1000 Petaflops = 1 billion ?
I think you'll find that's 1 x 10^18, which is a billion billion FLOPS
As for 2048 bits? this thing will variable length number formats like the ICL DAP?
Does sound impressive though.
ARM is bolting an extra data-crunching engine onto its 64-bit processor architecture to get it ready for Fujitsu's Post-K exascale supercomputer. Specifically, ARM is adding a Scalable Vector Extension (SVE) to its ARMv8-A core architecture. SVE can handle vectors from 128 to 2,048 bits in length. This technology is not an …
Given that in some parts of the world a billion is 10^9 while in others it is 10^12 -- and that in the former parts 1000 Petaflops (10^18 flops) would be a Quintillion flops while in the latter parts it would be a Trillion flops -- methinks it would be better to eschew all of these confusing terms ending in "-illion" and just use the SI terms.
1000 Petaflops is one Exaflop. That's all there is to it.
Intel is going to have improve its customisation game if it wants to stay in this market. Hardware customisations like this are ARM's ace up its sleeve. We can assume the actual chips that Fujitsu (no mug when it comes to chips as the SPARCs show) will have additional whizz-bang stuff baked into hardware but this kind of compiler optimisation is going to give the HPC crowd wet dreams. Between this and FPGA Intel is going to be increasingly squeezed.
Between this and FPGA Intel is going to be increasingly squeezed.
Nah. Intel will just hand a large wad of cash to Microsoft and lo, Windows 11 will have compatibility problems (well, MORE of them) with AMD, as much by accident as DR DOS had problems.
And it'll still take 5 minutes to boot.
"Nah. Intel will just hand a large wad of cash to Microsoft and lo, Windows 11 will have compatibility problems (well, MORE of them) with AMD, as much by accident as DR DOS had problems."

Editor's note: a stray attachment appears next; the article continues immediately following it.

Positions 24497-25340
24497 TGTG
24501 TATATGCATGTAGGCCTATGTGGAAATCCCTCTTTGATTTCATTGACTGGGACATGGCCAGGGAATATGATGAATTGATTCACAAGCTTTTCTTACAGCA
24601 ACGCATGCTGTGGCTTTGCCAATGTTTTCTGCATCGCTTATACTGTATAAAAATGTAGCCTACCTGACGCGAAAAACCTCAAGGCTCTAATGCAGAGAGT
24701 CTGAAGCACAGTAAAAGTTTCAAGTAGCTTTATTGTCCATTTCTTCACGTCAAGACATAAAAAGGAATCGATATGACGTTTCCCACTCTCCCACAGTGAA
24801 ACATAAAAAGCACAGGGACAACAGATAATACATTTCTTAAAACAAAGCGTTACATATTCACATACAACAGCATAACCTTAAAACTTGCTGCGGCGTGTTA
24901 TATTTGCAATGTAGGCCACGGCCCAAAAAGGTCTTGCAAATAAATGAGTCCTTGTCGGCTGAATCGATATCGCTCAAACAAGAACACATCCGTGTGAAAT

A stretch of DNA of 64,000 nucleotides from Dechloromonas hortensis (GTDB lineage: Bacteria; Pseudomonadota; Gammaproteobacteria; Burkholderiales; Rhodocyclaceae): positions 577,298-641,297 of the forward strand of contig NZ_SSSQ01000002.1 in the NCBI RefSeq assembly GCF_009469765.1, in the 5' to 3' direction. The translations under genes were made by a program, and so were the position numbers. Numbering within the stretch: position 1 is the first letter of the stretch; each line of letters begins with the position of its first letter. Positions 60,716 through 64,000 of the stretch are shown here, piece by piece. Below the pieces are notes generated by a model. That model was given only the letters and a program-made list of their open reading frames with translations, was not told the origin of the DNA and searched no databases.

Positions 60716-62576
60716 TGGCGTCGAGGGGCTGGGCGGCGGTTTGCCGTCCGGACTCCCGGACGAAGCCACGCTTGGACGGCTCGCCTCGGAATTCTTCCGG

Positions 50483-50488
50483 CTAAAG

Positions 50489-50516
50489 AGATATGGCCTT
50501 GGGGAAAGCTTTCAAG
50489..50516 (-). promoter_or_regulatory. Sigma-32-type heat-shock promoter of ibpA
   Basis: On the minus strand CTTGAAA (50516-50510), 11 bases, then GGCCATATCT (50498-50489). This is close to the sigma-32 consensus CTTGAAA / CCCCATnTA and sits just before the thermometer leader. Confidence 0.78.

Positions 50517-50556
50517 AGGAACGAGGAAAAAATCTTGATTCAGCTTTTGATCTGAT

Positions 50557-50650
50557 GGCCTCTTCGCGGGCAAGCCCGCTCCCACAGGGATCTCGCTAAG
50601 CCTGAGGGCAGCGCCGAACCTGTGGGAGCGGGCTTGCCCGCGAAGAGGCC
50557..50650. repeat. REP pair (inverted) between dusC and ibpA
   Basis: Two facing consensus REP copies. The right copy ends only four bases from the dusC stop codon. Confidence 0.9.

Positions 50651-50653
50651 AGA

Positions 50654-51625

Too bad you can't use the black helicopter/tinfoil hat icon while AC?
Crushing AMD doesn't benefit Intel that much since AMD just caters to the low end (=low profit) on desktop/laptop and the Opteron Server market is pretty much dead already. Besides, Microsoft is in bed with AMD for the next several years because of Xbox. Microsoft has their hand full in trying to keep the PC market alive and having Intel gain monopoly and raising the prices again will not play into their hand.
"And it'll still take 5 minutes to boot."
It's about 10 seconds from cold boot to desktop on my 3 year old Windows laptop. Try harder next time.
> Between this and FPGA Intel is going to be increasingly squeezed.
Well - arguably the Xeon Phi core is a similar architectural concept, and with the purchase of Altera Intel is now in the FPGA game. But one can see how much noise Intel is making about Xeon Phi and their FPGA offerings (advertising "up to 10TFlops" for Stratix 10), so I guess it must be feeling squeezed already!
What will be interesting to see is how the economies of scale offered by ARM's licensing model trade off against Intel's fab leadership advantages.
A Cray-I handled vectors of 64 double-precision reals, each 64 bits long. That is 4,096 bits, so SVE can go up to half of that, which is pretty good. And the Cray did the elements of those vectors one at a time in a pipeline, so breaking the vectors up into shorter pieces is not a failure.
But I don't think SVE will be offered on most ARM chips; instead, it will probably only go into ARM chips intended for use in supercomputers.
Certainly zero reason to put them in phones, but I could see them added to at least some server CPU designs. Just because you can't afford a supercomputer doesn't mean you don't have number crunching needs. If there's ever to be any hope for ARM servers gaining a foothold, to start they'll need to find a few niches where they can be clearly better than the x86 alternative.
Very impressive thinking going on here and it will be really interesting to see what it delivers benchmark wise with the new recompiled applications. It nice to see some non-Intel ideas out there if only to keep them sharpe.
BTW did anyone else enjoy " automagically identifying loops" I don't know or care whether it was a mistake it made me smile.
While you can force vectorization of that code (as you do by using compiler flags), doing so is not, in general, safe. Consider an invocation of vectorize_this in which a and either b or c point into the same array. (E.g. vectorize_this(&b, b, c);). There is now a loop carried dependence and the results generated by the vector code will be different from those generated by the scalar code.
If you know that the code is used without such overlaps, then the right answer is to modify the code and use the "restrict" qualifier on the arguments to inform compiler of that fact. Though then, of course, you can't claim not to have to modify the code!
(FWIW I work for Intel, and this is an issue for everyone...)
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